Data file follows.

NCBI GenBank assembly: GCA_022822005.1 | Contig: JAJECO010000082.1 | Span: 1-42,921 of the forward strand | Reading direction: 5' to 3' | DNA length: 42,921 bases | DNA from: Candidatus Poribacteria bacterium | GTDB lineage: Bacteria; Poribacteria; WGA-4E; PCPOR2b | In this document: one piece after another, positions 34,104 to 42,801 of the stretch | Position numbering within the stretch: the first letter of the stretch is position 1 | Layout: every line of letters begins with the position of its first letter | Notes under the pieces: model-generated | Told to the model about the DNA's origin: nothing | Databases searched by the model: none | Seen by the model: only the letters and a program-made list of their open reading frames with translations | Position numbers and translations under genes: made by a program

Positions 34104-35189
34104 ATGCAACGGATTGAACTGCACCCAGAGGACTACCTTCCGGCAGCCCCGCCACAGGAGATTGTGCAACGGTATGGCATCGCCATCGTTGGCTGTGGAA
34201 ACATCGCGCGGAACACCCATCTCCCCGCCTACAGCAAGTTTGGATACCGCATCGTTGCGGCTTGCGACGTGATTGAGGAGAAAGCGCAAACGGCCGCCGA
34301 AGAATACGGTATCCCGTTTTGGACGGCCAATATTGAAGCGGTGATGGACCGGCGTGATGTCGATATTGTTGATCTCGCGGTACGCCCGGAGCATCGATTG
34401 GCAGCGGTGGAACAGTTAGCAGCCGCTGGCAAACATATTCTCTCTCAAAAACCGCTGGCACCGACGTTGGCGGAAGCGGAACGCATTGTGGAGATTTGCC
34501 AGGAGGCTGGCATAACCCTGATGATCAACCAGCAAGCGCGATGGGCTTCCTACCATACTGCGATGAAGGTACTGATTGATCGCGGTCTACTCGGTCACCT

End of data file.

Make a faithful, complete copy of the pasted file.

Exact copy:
NCBI GenBank assembly: GCA_022822005.1 | Contig: JAJECO010000082.1 | Span: 1-42,921 of the forward strand | Reading direction: 5' to 3' | DNA length: 42,921 bases | DNA from: Candidatus Poribacteria bacterium | GTDB lineage: Bacteria; Poribacteria; WGA-4E; PCPOR2b | In this document: one piece after another, positions 34,104 to 42,801 of the stretch | Position numbering within the stretch: the first letter of the stretch is position 1 | Layout: every line of letters begins with the position of its first letter | Notes under the pieces: model-generated | Told to the model about the DNA's origin: nothing | Databases searched by the model: none | Seen by the model: only the letters and a program-made list of their open reading frames with translations | Position numbers and translations under genes: made by a program

Positions 34104-35189
34104 ATGCAACGGATTGAACTGCACCCAGAGGACTACCTTCCGGCAGCCCCGCCACAGGAGATTGTGCAACGGTATGGCATCGCCATCGTTGGCTGTGGAA
34201 ACATCGCGCGGAACACCCATCTCCCCGCCTACAGCAAGTTTGGATACCGCATCGTTGCGGCTTGCGACGTGATTGAGGAGAAAGCGCAAACGGCCGCCGA
34301 AGAATACGGTATCCCGTTTTGGACGGCCAATATTGAAGCGGTGATGGACCGGCGTGATGTCGATATTGTTGATCTCGCGGTACGCCCGGAGCATCGATTG
34401 GCAGCGGTGGAACAGTTAGCAGCCGCTGGCAAACATATTCTCTCTCAAAAACCGCTGGCACCGACGTTGGCGGAAGCGGAACGCATTGTGGAGATTTGCC
34501 AGGAGGCTGGCATAACCCTGATGATCAACCAGCAAGCGCGATGGGCTTCCTACCATACTGCGATGAAGGTACTGATTGATCGCGGTCTACTCGGTCACCT